New website launched as Spark leads internet price fight

“Spark has been working to give customers more value in their broadband plans."

Spark New Zealand has launched a public website to support its campaign to make the Commerce Commission justify why Kiwi wholesale internet charges need to be set at levels that the telco believes to be massively out of line with comparable countries.

The commission is in the final stages of setting the wholesale charge for accessing the Chorus copper broadband network, so Spark has launched the campaign to give the public a say.

Because Chorus has a monopoly on the copper network, which 95 percent of New Zealanders still rely on for their landline and broadband, the commission sets what Chorus can charge service providers, including Spark, to connect their customers to the internet.

“Spark has been working to give customers more value in their broadband plans,” says Simon Moutter, Managing Director, Spark New Zealand.

“However, the Commerce Commission is proposing to increase what Chorus can charge to access their network, which is already pushing up the price everyone pays.

“The proposed Chorus charges are almost 80 percent higher per line than the median charge of comparable countries – that’s up to $180 more per year. We think that’s not on and that Chorus charges should actually be reduced.”

Spark’s new website is a website where the public can find out more information about what makes up the price of broadband, while also allowing them to easily send submissions to the Commerce Commission asking them not to increase the Chorus monopoly charges for broadband.

Spark says the value in broadband plans has improved enormously in the past few years.

“Consumers are getting more data and faster speeds at lower prices,” Moutter adds. “What you get in a basic broadband plan today for $79 (phone and 40Gb data) would have cost $105 in December 2012, $129 five years ago, over $700 per month in 2005, and over $13,500 per month in 1999.

“Internet users can also get a $99 Unlimited data plan, which was not even available when the commission started the price setting process.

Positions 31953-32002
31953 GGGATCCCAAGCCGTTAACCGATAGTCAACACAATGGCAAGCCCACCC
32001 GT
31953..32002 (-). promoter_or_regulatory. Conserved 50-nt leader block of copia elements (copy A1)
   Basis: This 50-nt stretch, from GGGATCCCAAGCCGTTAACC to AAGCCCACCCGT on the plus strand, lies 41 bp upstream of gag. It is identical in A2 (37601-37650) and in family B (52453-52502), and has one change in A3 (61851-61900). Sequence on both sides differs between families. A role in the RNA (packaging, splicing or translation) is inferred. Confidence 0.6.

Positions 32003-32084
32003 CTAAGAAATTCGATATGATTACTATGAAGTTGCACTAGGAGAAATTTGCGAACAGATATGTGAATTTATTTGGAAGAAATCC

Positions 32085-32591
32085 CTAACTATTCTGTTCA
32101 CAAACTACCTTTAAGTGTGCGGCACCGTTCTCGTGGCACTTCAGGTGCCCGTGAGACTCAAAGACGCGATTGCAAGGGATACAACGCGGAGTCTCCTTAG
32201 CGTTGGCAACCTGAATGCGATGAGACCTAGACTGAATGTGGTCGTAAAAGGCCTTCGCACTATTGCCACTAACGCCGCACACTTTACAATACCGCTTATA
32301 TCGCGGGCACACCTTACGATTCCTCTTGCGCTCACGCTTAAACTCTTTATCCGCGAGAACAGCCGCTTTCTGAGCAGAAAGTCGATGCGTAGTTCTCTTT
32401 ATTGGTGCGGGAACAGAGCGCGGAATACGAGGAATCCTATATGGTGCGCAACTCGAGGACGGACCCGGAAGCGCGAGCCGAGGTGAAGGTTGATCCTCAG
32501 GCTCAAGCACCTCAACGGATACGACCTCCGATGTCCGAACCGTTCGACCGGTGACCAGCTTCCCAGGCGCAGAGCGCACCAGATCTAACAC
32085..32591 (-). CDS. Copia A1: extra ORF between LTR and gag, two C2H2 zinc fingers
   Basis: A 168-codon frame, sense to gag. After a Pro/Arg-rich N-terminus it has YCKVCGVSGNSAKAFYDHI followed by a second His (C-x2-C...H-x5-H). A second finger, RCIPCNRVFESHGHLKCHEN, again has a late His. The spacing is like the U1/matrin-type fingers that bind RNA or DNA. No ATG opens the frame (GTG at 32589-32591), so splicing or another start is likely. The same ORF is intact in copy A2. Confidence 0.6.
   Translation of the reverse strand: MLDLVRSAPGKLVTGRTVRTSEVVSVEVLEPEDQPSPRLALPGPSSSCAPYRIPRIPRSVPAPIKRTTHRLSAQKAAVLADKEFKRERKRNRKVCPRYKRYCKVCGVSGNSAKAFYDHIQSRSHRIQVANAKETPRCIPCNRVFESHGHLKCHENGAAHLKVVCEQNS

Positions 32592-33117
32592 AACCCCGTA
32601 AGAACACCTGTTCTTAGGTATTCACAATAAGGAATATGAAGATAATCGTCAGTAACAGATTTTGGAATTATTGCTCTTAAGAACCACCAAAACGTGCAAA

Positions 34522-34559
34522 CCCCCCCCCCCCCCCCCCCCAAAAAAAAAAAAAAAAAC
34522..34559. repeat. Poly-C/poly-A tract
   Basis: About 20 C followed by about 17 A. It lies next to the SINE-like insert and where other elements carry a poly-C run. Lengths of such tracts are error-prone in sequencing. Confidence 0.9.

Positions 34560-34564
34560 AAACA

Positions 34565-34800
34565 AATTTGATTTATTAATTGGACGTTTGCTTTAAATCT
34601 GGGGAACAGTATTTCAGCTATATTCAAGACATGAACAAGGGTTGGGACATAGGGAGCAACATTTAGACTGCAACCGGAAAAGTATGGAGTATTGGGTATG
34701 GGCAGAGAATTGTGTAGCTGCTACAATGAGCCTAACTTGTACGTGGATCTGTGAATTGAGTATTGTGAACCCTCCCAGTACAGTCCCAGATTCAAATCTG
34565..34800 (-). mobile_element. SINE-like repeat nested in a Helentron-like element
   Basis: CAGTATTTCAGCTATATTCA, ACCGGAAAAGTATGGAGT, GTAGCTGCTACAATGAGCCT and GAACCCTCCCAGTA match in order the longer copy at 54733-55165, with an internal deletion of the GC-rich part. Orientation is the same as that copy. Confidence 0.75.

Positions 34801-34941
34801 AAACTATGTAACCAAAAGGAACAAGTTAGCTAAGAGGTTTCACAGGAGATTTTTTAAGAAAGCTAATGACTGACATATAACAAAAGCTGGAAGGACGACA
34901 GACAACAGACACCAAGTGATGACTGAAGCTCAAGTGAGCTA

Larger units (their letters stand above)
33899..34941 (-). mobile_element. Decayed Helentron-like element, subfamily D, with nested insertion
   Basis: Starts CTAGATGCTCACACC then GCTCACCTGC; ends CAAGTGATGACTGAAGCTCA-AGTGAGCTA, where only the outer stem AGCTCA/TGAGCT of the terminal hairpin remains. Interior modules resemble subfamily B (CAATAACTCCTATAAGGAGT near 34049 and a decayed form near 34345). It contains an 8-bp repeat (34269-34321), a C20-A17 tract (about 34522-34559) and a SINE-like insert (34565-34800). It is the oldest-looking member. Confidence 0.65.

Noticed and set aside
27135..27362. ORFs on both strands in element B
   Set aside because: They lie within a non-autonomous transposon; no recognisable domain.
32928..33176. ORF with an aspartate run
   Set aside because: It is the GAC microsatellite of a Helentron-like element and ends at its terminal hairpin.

“The value people are getting from their broadband plans has been increasing, the commission shouldn’t start pushing wholesale charges back up. It needs to justify why higher internet charges are in the best interests of consumers.

“This is important because around half of what everyone pays is the wholesale Chorus charge – so any increase has a big impact on the final price for Spark customers, and for customers of all internet service providers.”

Last December, the Commerce Commission indicated its intention to increase Chorus access charges by around $5 and refused to rule out backdating the increase.

As a consequence, in February this year Spark put up most plans by $4, and other internet service providers also increased prices.

“Spark has given a written undertaking to the commission that if they decide not to backdate any increase in Chorus charges, we will pass the value of our related retail price increases back to our customers in a fair and transparent way,” Moutter adds.

“If the commission goes on to reduce charges, given the amount of competition in the market, our customers can be confident that any reductions will mean more value in their plans.

“We’ve already reduced price of broadband in recent years and increased value by, for example, shouting our customers Lightbox for 12 months.

“The reason we have launched the campaign is to give the public a say in what is a complex regulatory process, because the outcome will impact every internet user.

“Spark is working to give our customers more value and the Commerce Commission needs to justify to ordinary internet users why they’re pushing charges up to levels well above comparable countries.”